Many nice photos here, but you've got a few mistakes. Part of the challenge of finding Sears Homes is that you must be incredibly precise when comparing extant house to catalog image. There are a few houses on this page that are definitely *not* Sears Homes. Rose Thorntonauthor, The Houses That Sears Builtco-author, Montgomery Wards Mail-order Homes
Hi Rose, I feel very honored that you have seen my page given that I consider your book "The Houses That Sears Built" to be one of the most sacred and returned to most on my bookshelf! Thank you for creating such a valuable resource for the curious folk, like me, just pining to learn anything more information on the fascinating, yet scantly written about subject in-depth on the Sears Catalog Homes. As I am working from lists of apparently "documented" mail-order homes from the Park Ridge Public Library, Park Ridge Historical Society, City Hall, and from my fellow catalog home aficionado and researcher Rebecca Hunter, I am ever in the process of updating and correcting the official list of apparent catalog homes still standing in our community. As I'd love to discuss this matter further with you in the future, please do not hesitate to contact me directly via my email address is email@example.com Thank you for visiting and please check back for more updates and corrections to the site as you can see it currently is an enduring discovery work in progress!Kindly,Annie Eriksson
My nephew owns this design of house. I notice the picture has a reverse floor plan. Is this indeed The Walton. I do not see in the advertisement that they offer it with a reverse floor plan.
Hi Keith, Thank you for visiting my blog! One of the most fascinating features and benefits of ordering a house from the Sears Catalog was the ability to "customize" the proposed design in the catalog to suit the specific needs and/or desires of the individual's preferences.Whether it be reversing the floor plan or adding an extra window or choosing the specific paint color for each room to picking out the type of bathroom…towels, soap, waste basket, and shampoo…to the lighting fixtures, etc., Sears encouraged the customer to individualize the catalog house in order to promote the idea of making the catalog house one's own personal "home." At the time, Sears was the epitome of customer satisfaction. An outstanding company shining proudly the principles of "the customer knows best," Sears was a servant to whatever needs the customer may have requested: ask and he or she shall receive! To see a clearer picture of Sears promoting this idea of customizing the catalog home to become a more personal "home," check out the advertisements for the "The Puritan" or the actual documents of alteration notes to "The Vallonia" located on 418 N. Knight Street. Lastly, I appreciate you raising attention to this idea of customization as your nephew (is it for certain that he lives in a Sears Home?). Since Sears encouraged their customers to customize the homes offered in their catalogs, each and every Sears Catalog Home is unique! The inherit individuality of the mail-order catalog homes from Sears fuels my natural curiosity by not making my research easy as those houses still standing today can take on many forms. The basic architecture and design of any Sears Catalog Home may appear the same, but the story and stories of individual families who made that particular home are never the same. Always learning,Annie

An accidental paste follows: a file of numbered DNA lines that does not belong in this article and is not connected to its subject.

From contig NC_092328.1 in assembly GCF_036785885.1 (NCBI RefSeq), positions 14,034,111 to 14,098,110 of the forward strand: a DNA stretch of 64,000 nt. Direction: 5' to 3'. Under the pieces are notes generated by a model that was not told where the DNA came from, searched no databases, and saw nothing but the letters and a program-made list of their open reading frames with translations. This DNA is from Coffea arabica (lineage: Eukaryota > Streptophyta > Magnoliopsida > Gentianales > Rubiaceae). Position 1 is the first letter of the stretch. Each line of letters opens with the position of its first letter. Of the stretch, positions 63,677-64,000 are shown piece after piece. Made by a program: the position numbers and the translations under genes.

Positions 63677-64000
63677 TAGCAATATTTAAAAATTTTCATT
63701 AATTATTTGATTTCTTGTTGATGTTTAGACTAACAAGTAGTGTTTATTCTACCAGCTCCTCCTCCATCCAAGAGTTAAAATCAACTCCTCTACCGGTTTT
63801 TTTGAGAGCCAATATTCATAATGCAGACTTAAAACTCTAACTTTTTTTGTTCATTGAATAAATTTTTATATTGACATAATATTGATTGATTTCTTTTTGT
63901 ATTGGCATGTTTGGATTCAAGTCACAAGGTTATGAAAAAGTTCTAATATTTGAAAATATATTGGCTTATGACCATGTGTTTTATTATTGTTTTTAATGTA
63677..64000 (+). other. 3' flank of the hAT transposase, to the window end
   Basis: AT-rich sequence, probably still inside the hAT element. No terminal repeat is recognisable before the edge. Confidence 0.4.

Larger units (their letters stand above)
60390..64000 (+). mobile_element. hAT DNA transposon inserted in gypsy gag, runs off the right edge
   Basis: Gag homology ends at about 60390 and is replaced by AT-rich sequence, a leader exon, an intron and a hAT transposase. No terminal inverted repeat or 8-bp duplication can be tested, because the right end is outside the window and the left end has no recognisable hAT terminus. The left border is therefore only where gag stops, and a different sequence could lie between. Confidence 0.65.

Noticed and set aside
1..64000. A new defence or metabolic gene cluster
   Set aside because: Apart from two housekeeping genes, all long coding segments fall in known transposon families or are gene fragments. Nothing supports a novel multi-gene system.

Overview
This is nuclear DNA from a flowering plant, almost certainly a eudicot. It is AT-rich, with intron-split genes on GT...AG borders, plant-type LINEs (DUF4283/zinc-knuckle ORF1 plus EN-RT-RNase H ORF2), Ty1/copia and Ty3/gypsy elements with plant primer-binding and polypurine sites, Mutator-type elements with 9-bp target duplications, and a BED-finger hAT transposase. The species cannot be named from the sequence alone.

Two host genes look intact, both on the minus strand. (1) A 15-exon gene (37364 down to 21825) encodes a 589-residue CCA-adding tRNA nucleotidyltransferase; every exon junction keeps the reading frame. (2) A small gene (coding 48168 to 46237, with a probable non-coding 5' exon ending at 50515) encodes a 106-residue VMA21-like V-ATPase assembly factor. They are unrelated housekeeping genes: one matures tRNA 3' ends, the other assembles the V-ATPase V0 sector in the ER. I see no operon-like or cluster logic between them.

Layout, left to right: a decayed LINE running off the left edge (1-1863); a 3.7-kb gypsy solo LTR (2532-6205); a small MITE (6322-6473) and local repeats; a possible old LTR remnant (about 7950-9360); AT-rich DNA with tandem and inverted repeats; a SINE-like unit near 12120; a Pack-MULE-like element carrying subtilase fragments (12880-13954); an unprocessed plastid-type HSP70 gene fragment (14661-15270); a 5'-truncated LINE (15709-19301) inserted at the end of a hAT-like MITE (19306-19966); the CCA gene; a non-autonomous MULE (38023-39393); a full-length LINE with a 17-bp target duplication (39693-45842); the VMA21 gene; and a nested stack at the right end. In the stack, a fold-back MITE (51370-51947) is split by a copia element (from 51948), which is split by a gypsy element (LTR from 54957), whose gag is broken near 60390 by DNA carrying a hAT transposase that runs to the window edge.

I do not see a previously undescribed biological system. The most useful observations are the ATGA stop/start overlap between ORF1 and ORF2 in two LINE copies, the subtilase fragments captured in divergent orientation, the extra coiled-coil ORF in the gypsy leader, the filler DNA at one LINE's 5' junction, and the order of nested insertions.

Hi Annie, I just wanted to say THANKS! for your post.. I had never seen the interior view of the Walton before. (mainly in part, because I've yet to purchase any of the books that focus on Sears catalog homes. LOL no room for that in the budget when you're renovating) I live in Eastern PA (phila-burbs) and I am 99% sure the house my husband and I own is the Walton. The floorplan matches 100% ..but we have a different porch --same footprint/different material used(we believe it was possibly changed at a later time. it is built out of stone and concrete. The fireplace was done in the same stone. It doesn't take away from the bungalow character at all, quite possibly it adds even more to it!) We also have a few differences in details, such as, a door was added between the two back bedrooms. Judging by the way the house has settled over the years, this was not a later add on, but rather something that was installed at the time of the build. We also found some newspapers from 1925 in the basement. We were always curious about the age of our home, as the land was deeded in 1918, but I would suspect it's quite possible the house was built at a later time. Do you want to know something funny? We had not seen a plan of the Walton..yet when we bought our house, we knew we needed to gut the kitchen (it had been redone in horrible white cheap cabinets in the early 90s, with 1948 cement bed tile in black and white behind it)..when we designed the layout of the room, it just felt natural to move the stove to the little alcove. Well, imagine our happiness, when we did finally locate the plan for the Walton, and low and behold, that's where the stove would have originally stood! :) thanks again! -xan
This is my neighbors home, still there too! I'm surprised by the number of catalog homes here in PR. I wonder if mine is even tho it's brick, I see one brick home posted!! Too cool.